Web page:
The former refers to the cases when to a syncretised form corresponds an individual being or, in other words, it has a singular content and identity. A different case would be the latter, i.e., functional syncretism, which is when two or more deities are combined in one syncretised form for a practical reason. Consider the case of Hermes and Anubis, for instance: they’re both openers of ways, guides, and guardians, so if a worshiper wished to address to both of Them on something both gods share as function, one option is to use a common, syncretised form. Something like, say, Hermanubis. It’s not same as saying that They’re the same god, for in this perspective They are two different deities, but who are called upon collectively for specific functions They share. It’s a bit like two people sharing a phone number for a business they’re both in and people using it instead of calling to each individually for the same job. And there are more possible examples from the godly realm: Mercury and Bonus Eventus, both granters of luck and successful outcome; Mercury and Janus, guardians of the doorway; Neptune and Njord, gods of the sea or just the coastline and great river mouths.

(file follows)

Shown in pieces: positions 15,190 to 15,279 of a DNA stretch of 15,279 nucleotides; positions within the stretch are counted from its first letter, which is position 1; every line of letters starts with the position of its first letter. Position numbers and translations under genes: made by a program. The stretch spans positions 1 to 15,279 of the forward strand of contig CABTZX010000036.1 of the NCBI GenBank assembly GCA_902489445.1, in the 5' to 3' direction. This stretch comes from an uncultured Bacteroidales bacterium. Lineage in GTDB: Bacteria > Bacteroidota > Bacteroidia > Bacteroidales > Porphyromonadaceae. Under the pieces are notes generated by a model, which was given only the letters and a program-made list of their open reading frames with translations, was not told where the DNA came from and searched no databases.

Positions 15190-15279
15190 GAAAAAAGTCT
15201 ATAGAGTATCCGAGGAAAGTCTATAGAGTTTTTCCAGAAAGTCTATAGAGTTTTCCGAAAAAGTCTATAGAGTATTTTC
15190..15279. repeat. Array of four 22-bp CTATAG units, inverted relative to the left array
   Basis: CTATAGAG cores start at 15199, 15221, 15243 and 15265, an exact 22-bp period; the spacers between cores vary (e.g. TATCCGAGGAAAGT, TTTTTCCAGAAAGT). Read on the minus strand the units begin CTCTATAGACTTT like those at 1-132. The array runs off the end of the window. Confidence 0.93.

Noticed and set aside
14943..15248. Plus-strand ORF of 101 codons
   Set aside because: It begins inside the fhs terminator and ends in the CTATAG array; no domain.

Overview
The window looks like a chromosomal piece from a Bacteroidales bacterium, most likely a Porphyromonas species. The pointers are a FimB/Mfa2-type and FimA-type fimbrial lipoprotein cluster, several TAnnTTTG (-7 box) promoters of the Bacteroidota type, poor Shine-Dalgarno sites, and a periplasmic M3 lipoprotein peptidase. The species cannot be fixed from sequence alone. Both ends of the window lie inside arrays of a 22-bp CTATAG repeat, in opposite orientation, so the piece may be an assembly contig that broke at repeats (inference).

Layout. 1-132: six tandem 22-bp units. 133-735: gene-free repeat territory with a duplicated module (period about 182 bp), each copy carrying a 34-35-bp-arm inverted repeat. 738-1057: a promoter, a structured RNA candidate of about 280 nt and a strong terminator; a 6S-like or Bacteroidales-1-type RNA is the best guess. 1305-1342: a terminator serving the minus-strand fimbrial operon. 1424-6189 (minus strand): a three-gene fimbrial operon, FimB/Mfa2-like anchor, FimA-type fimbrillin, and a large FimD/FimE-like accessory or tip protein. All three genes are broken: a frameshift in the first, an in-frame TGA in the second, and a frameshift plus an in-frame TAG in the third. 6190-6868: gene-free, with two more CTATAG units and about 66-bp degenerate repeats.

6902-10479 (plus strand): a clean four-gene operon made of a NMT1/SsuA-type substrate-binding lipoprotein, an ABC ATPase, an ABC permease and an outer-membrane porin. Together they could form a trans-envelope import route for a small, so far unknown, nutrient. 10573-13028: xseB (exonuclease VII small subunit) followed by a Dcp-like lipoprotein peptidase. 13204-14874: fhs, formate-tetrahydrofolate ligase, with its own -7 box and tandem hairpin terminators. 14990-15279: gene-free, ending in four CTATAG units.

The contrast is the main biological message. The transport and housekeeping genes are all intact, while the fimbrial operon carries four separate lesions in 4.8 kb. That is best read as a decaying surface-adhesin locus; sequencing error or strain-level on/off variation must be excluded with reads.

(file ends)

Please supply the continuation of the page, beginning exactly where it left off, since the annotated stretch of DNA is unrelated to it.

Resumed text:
Of course, I’m not saying that this is how the pre-Christians saw syncretised deities. This is rather a personal take on the issue by a 21st century polytheistic who felt challenged by the issue, both from outside the community, where sometimes the question arises in the form of critique to ancient polytheisms (empty rituals for invented gods), and within the pagan community, where there’s a monistic trend that uses pre-Christian syncretism to support its modern claim that all gods derive from a single source. For someone who uses ancient polytheism as a basis for modern practices, reconstructionist or recon-derived, this poses a challenge that I tried to address.